Brock webinar encourages conversations on adaptive sport

Though she was diagnosed with cerebral palsy at birth, Jess Silver has never let the condition define her.

The Founder and Executive Director of Flex for Access Inc. pushed to train at a high-performance fitness level, and eventually developed and successfully achieved the goal of becoming an adaptive personal trainer.

Silver shared her story and adaptive training tips during a webinar Monday, Sept. 27 hosted by the Brock-Niagara Centre of Excellence in Inclusive and Adaptive Physical Activity.

A recording of the live presentation, “Creating a Shift in Social Awareness and Opportunity for Physical Fitness, Sport and Human Potential,” is now available on the Centre of Adaptive Physical Activity (CAPA) website.

“This webinar with Jess kicked off a monthly series of presentations CAPA is planning to offer this fall and winter,” says Centre Director and Physical Education Professor Maureen Connolly. “The work being done by Flex for Access to raise awareness of cerebral palsy, other disabilities and fitness and sport promotion aligns closely with our mission. This successful event was a positive step forward to further developing the relationship between our two entities.”

CAPA aims to promote and enhance awareness and development of inclusive and adaptive physical activity programming and to engage in research, scholarly activity and knowledge translation about inclusive and adaptive physical activity and its associated socio-cultural affordances and constraints.

“We all encounter and share adversity,” says Silver, a best-selling author, fitness enthusiast and advocate. “For some, that adversity manifests in more obvious ways and is apparent physically, for others it is apparent more in an intellectual or emotional manner, but we all experience different types of adversity and challenges and are shaped through and by it.”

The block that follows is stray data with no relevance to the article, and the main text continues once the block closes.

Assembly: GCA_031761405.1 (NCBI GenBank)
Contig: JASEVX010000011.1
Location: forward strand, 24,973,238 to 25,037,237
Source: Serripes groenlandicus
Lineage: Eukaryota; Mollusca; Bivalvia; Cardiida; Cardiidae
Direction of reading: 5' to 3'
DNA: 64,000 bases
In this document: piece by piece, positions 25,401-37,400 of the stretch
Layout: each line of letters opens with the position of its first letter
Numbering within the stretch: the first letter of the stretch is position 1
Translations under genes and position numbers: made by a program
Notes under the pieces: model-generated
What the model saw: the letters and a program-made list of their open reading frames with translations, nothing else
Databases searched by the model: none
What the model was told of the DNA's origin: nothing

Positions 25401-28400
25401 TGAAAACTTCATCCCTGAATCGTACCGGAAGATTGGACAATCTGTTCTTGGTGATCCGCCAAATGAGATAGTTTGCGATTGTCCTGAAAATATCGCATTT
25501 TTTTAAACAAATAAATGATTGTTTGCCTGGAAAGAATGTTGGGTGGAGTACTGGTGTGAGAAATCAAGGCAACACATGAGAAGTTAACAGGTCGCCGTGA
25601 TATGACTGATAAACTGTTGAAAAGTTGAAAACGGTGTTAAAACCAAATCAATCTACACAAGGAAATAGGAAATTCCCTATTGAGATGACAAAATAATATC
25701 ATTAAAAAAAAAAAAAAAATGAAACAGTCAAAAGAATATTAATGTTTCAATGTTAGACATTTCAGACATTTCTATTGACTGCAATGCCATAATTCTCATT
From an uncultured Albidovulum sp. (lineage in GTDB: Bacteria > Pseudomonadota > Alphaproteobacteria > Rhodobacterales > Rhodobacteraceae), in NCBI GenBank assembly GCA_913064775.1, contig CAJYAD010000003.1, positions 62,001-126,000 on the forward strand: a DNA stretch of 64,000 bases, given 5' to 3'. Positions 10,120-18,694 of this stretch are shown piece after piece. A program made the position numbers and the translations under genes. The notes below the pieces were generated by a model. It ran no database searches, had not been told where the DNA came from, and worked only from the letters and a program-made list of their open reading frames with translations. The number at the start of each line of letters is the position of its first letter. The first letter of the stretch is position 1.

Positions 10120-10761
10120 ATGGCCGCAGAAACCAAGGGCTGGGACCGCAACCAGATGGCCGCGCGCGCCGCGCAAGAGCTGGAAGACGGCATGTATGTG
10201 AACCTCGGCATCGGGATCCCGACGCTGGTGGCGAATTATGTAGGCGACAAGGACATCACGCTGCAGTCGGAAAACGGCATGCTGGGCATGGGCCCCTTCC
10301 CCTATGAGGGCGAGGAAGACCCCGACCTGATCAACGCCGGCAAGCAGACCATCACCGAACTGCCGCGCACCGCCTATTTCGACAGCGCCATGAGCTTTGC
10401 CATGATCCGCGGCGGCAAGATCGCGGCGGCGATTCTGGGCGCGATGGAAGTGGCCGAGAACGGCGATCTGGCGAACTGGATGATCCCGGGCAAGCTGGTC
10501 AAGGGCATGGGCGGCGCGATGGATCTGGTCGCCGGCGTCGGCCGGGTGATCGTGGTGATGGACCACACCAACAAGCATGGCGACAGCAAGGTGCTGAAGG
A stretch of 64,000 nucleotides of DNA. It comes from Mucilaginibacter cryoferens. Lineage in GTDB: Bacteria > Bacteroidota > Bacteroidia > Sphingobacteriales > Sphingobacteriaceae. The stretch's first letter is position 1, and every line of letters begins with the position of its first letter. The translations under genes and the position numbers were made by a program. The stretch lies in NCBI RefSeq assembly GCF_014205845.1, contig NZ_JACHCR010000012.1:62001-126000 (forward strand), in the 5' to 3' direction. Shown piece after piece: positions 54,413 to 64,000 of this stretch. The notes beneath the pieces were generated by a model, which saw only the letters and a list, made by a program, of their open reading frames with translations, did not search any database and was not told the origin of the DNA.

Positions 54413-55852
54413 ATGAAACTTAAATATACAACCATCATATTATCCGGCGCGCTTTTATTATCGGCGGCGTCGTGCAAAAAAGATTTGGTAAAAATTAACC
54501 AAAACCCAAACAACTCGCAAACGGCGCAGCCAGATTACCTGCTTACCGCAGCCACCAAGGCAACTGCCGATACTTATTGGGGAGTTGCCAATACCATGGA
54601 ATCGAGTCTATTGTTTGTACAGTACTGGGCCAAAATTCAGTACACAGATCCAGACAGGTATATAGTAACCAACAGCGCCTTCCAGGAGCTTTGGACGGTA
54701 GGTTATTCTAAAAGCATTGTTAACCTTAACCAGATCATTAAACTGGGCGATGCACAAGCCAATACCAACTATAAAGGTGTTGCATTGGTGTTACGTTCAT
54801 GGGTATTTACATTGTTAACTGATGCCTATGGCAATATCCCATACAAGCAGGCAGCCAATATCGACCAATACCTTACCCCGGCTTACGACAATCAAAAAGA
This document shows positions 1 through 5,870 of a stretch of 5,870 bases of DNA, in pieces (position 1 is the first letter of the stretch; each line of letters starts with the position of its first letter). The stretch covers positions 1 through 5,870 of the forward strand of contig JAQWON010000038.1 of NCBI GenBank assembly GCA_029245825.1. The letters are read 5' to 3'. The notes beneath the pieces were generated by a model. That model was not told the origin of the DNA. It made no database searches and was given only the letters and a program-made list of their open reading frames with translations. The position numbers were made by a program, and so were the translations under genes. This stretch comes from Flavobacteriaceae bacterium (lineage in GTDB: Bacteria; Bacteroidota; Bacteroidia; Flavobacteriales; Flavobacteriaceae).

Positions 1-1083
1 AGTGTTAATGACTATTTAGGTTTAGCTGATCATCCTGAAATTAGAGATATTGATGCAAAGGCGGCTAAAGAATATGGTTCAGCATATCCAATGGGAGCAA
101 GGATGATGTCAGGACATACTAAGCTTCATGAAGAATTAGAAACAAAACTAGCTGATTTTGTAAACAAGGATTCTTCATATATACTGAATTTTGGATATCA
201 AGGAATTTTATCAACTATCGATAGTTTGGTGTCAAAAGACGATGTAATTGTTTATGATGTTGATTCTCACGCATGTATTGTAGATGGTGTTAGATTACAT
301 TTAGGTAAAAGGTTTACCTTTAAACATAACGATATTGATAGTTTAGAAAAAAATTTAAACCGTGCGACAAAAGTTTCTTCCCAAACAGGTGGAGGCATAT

More individuals who are disabled by the physical environment need to be given the opportunity to engage in training in a gym, Silver began a social media awareness campaign in 2015 that encouraged participants to post selfies of themselves flexing their muscles on Twitter and Instagram, tagged with #FlexforAccess. The campaign gained international attention, with athletes from Canada, Brazil, Israel and the U.S. joining in.

“One of the reasons why Jess and I connect is because we are both advocates for accessibility and adaptive personal training,” says Connolly. “The more we collaborated, the more I realized Flex for Access would make a great organizational placement for student experiential education opportunities at Brock.”

Flex for Access Inc. acts as a pathway for individuals who experience disability to engage in training sessions, yoga, boxing classes and other sport programs by facilitating the sessions and classes, and purchasing adaptive exercise equipment, like resistance bands, with funds raised through the non-profit organization.

“Speaking with the Brock community about how I envision societal perceptions of disability evolving was very exciting,” says Silver. “Often those with physical disability or limitations avoid exercise because it can be uncomfortable to engage with folks in the mainstream. Facing these obstacles have made me stronger and I hope to empower individuals to overcome their limitations and engage in conversations that encourage greater understanding.”

Connolly also points out, while some members of disability communities may be afraid to enter a gym, “simultaneously, many in the general public are simply not used to seeing disabled people occupying the same spaces as they do.”

“This can lead to comments that are meant to be thoughtful but in fact further marginalize these individuals,” she says.

“One solution,” Silver says, “is for more trainers to be educated in adaptive fitness.”

If gyms do not have in-house expertise, they can hire consultants like Silver, who are grounded in redefining the way people understand and engage in disability, she adds.

Silver’s webinar presentation aimed to amplify the conversations universities are having with respect to accessibility and disability, adaptive sport in the mainstream and how it challenges fitness and sport. She also focused on how Flex for Access Inc. started as a social media campaign and grew into a non-profit, future initiatives, being an adaptive personal trainer, and more.

A recording of the event is now available on the CAPA website.

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